And that way lie jobs that are filled with boredom.

The interesting jobs are the ones where you solve problems – where you make clients happy.

A warning, however. This doesn’t mean you’ll make money.

The McDonald brothers had to eventually sell their business to Ray Kroc, who went on to create the business we know today.

They solved the operations problem – to create fast food.

He solved the business problem.

Either way, they’re all creative problem solvers.


Karthik Suresh

How Do You Know You’re Going To Succeed?


Friday, 9:12pm

Sheffield, U.K.

What would you think of a book called Winning Through Intimidation?

It brings to mind a book full of lessons on how to be more assertive, how to be the biggest, baddest person around. The kind of stuff someone about to go to prison for the first time might need to know.

The author, Robert Ringer, talks about this right from the start.

It’s not a book about how to beat others down.

Instead, it’s about how to get through being intimidated by others, how to keep going when there are obstacles in your way.

Where this starts to become useful is when we have to think about making and following a plan.

Take sales, for example. Every company has to makes sales.

It doesn’t always have to grow – that might be a goal but it isn’t essential – but it must make enough sales to cover its costs.

Here’s a pattern that seems to happen a lot when we’re trying to get sales.

Say you have a small company – it’s makes enough money to make the prospect of hiring a sales person a reality.

So, we get the cost of a person in the budget for next year – plan for the thousands a month it will take.

Is that enough? Will that person be able to come in and reliably meet the targets set every year?

Probably not… and that’s because just having one sales person isn’t enough to be successful.

You need a system. A system that includes a good product that is better in important ways than the competition, a good price, good information, a good order taking and distribution system and so on.

You don’t need a hugely expensive system that has every possible option thrown in.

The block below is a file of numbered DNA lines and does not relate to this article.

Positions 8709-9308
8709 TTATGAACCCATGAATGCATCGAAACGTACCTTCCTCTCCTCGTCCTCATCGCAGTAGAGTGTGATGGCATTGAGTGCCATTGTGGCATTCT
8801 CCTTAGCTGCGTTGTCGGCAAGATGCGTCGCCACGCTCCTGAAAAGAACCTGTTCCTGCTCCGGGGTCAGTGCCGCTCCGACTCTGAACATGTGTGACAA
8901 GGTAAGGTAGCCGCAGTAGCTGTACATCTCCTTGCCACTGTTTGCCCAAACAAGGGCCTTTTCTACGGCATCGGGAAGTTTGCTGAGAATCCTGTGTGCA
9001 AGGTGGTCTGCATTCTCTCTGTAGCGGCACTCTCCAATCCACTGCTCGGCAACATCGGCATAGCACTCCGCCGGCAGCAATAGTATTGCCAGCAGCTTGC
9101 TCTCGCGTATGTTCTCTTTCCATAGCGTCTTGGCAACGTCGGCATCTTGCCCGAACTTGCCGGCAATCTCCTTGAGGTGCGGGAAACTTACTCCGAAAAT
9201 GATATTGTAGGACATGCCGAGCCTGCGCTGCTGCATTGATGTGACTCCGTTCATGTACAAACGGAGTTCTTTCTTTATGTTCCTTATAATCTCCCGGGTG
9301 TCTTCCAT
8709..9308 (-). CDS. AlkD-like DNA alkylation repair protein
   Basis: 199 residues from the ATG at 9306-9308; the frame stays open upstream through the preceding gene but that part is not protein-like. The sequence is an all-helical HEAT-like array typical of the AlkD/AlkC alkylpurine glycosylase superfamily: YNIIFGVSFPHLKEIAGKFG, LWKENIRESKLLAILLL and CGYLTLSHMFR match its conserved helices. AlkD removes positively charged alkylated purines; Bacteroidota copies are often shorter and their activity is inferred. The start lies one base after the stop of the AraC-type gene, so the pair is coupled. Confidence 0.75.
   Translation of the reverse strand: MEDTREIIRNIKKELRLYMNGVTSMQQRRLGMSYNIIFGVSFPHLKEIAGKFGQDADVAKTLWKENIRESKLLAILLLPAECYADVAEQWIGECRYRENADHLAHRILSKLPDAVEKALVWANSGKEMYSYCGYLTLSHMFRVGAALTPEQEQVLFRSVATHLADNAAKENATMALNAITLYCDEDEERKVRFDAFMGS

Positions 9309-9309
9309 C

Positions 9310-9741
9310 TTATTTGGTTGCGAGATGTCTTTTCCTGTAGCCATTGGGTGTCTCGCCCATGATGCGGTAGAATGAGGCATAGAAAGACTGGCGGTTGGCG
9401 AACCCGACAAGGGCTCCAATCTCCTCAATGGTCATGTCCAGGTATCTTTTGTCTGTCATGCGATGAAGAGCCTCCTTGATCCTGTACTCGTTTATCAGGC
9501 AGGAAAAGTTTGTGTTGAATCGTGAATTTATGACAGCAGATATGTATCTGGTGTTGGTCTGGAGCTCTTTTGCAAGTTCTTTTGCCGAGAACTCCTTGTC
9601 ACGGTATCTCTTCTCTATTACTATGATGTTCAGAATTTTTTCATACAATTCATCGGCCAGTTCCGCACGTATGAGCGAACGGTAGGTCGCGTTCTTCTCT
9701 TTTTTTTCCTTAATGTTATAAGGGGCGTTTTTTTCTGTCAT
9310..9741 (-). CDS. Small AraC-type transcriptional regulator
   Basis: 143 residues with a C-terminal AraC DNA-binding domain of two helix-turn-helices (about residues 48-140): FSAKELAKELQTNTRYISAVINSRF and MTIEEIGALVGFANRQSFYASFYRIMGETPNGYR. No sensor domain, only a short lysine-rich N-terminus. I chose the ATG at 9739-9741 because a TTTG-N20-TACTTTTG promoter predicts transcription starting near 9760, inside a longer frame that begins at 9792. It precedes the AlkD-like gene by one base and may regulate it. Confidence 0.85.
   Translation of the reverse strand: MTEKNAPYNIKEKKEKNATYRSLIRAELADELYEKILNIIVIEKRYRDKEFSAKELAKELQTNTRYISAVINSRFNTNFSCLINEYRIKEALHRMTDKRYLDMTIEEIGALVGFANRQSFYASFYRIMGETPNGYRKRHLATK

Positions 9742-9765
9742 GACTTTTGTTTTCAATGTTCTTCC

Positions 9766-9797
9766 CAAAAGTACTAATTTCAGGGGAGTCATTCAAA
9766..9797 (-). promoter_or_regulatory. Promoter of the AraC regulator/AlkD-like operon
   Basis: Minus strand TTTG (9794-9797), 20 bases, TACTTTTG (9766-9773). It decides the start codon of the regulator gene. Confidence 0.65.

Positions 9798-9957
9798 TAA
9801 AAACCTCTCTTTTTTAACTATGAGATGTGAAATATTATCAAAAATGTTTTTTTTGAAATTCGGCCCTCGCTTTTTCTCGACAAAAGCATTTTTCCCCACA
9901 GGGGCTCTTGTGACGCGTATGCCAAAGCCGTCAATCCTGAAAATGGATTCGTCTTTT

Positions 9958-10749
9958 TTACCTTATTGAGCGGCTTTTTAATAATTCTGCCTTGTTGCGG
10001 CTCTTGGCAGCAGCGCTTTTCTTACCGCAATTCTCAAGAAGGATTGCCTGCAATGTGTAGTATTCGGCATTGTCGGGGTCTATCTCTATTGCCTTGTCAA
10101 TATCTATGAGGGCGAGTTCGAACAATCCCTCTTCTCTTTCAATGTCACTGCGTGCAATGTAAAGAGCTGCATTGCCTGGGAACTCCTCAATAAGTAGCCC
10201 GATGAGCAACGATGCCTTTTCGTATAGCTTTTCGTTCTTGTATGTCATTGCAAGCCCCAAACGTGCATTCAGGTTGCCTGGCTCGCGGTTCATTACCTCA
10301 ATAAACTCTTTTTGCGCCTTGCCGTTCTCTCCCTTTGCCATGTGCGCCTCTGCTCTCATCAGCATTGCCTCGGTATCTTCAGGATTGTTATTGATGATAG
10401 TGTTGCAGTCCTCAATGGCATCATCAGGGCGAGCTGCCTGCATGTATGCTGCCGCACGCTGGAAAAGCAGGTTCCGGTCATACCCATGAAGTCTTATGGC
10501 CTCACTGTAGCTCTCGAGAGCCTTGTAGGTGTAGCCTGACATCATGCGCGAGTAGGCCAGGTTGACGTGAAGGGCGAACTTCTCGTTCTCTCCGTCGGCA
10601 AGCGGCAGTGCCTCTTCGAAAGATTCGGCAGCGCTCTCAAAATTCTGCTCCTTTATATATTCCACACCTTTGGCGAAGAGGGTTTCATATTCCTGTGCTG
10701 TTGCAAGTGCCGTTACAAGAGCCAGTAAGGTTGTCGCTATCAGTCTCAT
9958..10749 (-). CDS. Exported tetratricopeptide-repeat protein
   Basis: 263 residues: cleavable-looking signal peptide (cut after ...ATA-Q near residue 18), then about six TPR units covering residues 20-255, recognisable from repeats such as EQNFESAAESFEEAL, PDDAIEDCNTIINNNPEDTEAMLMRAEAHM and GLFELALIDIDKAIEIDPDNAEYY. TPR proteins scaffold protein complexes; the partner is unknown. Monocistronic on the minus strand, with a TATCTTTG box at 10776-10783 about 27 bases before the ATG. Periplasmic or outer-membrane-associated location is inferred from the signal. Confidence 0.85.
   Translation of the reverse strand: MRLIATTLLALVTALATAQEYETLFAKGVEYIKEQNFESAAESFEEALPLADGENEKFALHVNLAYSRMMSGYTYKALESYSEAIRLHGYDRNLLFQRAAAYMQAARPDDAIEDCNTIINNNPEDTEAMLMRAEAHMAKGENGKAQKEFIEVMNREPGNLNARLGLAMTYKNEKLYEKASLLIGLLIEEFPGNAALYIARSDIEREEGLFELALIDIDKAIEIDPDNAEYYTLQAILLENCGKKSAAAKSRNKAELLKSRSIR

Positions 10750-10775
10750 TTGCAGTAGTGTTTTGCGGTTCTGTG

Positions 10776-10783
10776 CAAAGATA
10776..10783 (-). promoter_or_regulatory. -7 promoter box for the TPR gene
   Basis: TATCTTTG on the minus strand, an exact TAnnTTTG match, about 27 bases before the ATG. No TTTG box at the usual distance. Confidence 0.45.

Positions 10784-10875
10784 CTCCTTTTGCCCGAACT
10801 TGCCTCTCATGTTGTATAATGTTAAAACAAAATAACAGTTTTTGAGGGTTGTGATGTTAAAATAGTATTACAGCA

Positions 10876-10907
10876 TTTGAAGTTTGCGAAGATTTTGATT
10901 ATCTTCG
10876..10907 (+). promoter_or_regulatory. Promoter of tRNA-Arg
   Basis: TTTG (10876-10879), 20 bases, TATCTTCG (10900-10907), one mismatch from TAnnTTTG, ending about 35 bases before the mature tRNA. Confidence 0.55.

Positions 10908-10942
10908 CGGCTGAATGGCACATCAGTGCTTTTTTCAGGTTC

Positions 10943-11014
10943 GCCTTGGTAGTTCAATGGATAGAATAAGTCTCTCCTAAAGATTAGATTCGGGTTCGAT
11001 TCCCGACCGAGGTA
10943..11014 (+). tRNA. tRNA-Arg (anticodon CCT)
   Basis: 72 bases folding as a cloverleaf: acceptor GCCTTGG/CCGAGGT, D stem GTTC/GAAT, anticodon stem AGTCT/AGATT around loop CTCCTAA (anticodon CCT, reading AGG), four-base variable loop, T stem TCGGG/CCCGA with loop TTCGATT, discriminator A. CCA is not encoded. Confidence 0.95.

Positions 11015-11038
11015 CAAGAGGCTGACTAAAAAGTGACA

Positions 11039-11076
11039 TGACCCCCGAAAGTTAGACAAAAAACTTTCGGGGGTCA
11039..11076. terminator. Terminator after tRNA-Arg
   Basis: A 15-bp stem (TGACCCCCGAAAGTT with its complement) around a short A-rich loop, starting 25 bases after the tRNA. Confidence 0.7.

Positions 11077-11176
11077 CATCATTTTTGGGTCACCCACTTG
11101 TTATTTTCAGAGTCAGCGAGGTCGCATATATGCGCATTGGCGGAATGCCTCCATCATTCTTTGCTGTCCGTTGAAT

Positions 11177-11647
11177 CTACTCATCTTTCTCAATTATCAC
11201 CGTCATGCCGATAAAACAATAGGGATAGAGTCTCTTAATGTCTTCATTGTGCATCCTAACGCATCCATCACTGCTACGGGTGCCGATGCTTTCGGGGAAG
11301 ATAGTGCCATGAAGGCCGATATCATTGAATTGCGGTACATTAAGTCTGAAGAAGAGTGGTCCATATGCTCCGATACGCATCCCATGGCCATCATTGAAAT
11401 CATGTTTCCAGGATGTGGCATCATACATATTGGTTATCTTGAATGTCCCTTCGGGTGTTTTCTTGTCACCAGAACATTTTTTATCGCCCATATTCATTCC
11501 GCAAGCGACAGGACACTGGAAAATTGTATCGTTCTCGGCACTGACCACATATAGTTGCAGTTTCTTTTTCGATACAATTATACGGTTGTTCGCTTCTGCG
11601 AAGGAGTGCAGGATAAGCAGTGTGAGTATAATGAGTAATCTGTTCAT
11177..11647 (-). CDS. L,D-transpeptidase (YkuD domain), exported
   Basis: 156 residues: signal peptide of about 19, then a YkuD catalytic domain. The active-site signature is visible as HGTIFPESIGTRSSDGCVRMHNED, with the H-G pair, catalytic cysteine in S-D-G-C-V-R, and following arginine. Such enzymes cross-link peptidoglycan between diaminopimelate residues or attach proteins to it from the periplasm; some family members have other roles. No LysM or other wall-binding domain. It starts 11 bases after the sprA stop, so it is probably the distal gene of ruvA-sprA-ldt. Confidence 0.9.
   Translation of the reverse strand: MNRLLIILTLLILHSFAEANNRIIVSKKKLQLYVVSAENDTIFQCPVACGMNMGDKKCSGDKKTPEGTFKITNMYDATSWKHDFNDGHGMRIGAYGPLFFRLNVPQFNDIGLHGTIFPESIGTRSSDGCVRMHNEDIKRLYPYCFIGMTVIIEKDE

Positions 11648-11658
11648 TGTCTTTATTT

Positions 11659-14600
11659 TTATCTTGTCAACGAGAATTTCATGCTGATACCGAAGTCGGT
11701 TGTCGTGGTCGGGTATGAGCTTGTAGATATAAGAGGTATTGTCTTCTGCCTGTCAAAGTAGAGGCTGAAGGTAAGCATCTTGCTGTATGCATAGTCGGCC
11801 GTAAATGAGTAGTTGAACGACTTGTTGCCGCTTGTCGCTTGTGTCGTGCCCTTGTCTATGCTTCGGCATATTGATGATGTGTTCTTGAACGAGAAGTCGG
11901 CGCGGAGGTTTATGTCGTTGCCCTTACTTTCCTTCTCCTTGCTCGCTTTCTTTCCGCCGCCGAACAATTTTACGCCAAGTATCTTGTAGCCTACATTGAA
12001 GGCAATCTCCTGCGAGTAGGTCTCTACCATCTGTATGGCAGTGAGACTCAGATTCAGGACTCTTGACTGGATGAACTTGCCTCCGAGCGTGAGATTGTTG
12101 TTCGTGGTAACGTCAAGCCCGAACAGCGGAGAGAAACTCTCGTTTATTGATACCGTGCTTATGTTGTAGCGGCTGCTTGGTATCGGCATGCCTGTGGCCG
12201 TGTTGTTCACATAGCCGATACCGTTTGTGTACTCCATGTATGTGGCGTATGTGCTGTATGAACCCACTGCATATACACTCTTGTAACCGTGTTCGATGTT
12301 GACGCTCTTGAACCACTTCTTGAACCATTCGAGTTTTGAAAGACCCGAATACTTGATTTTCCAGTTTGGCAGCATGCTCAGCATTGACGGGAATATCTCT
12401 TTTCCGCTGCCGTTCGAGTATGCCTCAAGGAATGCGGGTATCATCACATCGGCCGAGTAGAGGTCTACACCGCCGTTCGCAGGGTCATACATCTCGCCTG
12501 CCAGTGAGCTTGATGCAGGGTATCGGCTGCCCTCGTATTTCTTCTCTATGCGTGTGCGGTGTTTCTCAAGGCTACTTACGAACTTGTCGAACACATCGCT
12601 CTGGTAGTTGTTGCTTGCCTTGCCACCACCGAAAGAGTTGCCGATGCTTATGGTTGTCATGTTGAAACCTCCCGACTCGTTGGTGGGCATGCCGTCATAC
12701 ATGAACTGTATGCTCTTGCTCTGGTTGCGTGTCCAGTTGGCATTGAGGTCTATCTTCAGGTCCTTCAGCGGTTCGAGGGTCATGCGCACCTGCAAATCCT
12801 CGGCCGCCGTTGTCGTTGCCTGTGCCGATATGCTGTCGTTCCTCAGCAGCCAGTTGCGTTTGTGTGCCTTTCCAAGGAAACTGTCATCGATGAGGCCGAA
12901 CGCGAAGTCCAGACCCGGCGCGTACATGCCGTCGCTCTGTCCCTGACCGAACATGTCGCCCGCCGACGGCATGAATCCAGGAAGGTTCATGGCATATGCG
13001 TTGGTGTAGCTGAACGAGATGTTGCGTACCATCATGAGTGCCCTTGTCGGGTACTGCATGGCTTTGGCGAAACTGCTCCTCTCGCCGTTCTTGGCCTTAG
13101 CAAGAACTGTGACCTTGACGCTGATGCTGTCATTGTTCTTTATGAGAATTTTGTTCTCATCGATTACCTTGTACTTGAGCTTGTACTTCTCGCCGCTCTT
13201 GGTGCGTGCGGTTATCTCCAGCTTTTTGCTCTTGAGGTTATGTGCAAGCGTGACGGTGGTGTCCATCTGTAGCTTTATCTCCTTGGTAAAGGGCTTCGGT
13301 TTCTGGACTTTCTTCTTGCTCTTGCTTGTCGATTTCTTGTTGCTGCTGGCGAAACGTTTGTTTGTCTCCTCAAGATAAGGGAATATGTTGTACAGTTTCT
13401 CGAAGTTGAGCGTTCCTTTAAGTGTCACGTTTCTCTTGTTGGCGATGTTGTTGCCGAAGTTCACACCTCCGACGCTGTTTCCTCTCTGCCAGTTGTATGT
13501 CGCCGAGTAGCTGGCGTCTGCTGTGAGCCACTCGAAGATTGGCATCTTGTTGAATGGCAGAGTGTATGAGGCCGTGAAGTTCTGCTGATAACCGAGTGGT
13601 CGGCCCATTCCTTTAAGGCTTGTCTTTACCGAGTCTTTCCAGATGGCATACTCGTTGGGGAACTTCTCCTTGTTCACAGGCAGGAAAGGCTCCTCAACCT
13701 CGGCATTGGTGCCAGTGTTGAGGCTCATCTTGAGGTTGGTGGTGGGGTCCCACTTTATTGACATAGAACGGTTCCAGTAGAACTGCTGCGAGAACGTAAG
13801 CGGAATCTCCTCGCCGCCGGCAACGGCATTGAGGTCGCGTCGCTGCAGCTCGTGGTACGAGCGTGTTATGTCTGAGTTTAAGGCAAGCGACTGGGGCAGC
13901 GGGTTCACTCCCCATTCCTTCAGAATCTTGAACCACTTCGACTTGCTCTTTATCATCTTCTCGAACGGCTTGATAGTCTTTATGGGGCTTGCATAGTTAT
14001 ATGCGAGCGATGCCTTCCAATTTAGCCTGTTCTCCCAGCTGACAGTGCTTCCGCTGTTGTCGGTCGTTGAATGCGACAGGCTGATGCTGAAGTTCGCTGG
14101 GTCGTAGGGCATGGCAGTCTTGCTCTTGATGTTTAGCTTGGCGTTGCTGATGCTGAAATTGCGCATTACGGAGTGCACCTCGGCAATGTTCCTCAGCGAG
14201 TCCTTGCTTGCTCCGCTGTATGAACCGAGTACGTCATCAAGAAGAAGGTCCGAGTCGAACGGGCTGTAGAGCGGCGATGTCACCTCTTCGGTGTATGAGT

But you do need a complete system.

A sales person can’t sign get a deal signed if there is no paperwork drawn up. They can’t get in the door if you don’t know the kind of person that wants to talk to you and can help them make contact.

It’s very easy to get discouraged and dismiss a project of this kind as a failure.

We hired a person who looked good on paper and at the interview, but it didn’t work out. We need to hire better next time.

We rarely notice that we have a broken or non-existent system in the first place – and no matter how great the sales person – we never had a chance at success.

But here’s the other thing.

We’ve also paid for a very expensive lesson – one that cost us in salary and time.

And it costs us even more if we fail to learn from what has just happened.

We’ve stumbled and fallen into a pit. We can curse and withdraw or we can move forward.

We can think about what we’ve learned, what went badly and what went well and, knowing what we know now, what we could do differently.

When we do this, we start to pull ourselves out on the other side of the pit.

And we start taking steps that move us in the direction of success.

We may stumble and trip again and again. There will be more pits.

But unless we learn and move forward, we will simply be left standing, looking at the failures we have had.

The next thing we try could be the thing that leads to success finally.

Failure is a state of mind. It happens when we decide to stop.

If we decide not to, if we always ask what is next, we’re going to find a way through. Always.


Karthik Suresh